Harney Lane Winery's Kirsten, Kyle Jorja and Ian Lerner, and the family matriarch Kathy Mettler (photo courtesy of Harney Lane Winery)

Other than Michael David Winery, no other winery in Lodi has done more to familiarize the average American consumer with Lodi appellation wines than Klinker Brick Winery, owned by fifth-generation grape growers Steve and Lori Felten. The Feltens, also of German descent, arrived in Lodi by way of the Dakotas during the early 1900s. According to Mr. Felton, establishing a winery was a way of "taking destiny into our own hands." The Feltens made the transition from farmers to winemakers in 2000, and their brand quickly found success in every market of the U.S. Barry Gnekow, the vaunted consulting winemaker who also helped launch Michael David Winery's success, continues to work hand in hand with Klinker Brick winemaker Joseph Smith to drive a diverse portfolio of premium quality wines.

Klinker Brick Winery's Lori Felten, Farrah Felten-Jolley and Steve Felten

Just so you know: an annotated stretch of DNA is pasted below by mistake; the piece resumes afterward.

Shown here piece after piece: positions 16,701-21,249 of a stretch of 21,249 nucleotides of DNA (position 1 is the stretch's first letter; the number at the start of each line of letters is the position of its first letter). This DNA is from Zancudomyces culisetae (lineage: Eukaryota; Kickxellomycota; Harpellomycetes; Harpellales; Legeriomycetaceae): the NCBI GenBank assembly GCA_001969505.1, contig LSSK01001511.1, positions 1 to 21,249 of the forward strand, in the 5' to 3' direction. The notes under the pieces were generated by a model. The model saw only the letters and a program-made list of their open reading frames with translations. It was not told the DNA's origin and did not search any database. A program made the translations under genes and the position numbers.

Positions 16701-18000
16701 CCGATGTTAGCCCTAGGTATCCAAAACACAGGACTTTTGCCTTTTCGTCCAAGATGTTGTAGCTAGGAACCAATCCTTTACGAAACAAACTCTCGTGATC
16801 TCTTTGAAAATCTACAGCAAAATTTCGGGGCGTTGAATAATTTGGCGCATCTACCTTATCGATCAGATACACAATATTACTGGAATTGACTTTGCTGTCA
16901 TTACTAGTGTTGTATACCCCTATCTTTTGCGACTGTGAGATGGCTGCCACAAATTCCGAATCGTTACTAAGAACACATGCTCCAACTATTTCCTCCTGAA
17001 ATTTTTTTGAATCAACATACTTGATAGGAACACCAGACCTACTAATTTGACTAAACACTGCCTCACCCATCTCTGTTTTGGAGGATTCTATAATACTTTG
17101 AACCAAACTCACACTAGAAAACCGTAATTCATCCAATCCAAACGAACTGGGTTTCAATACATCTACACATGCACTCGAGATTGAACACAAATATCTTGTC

Although they would not establish their own winery until 2005, the identical twin brothers Brad and Randall Lange epitomize the Lodi story. Their German-born great-grandparents Johann and Maria Lange arrived in Lodi during the 1870s to find instant success growing watermelons and other crops. The family transitioned to grapes in 1916, and during the 1980s they began working closely with the Mondavis as growers to transition the region to premium grape varieties. Today LangeTwins Family Winery & Vineyards is one of the largest vineyard owners and vineyard management companies in Lodi, while also operating a large scaled, state of the art winery for both their own labels and as a custom crush facility. As one of Lodi's strongest proponents of sustainability (partially motivated by concerns of succession), the Langes' operations are now led by a fifth generation, who are in the process of raising a sixth.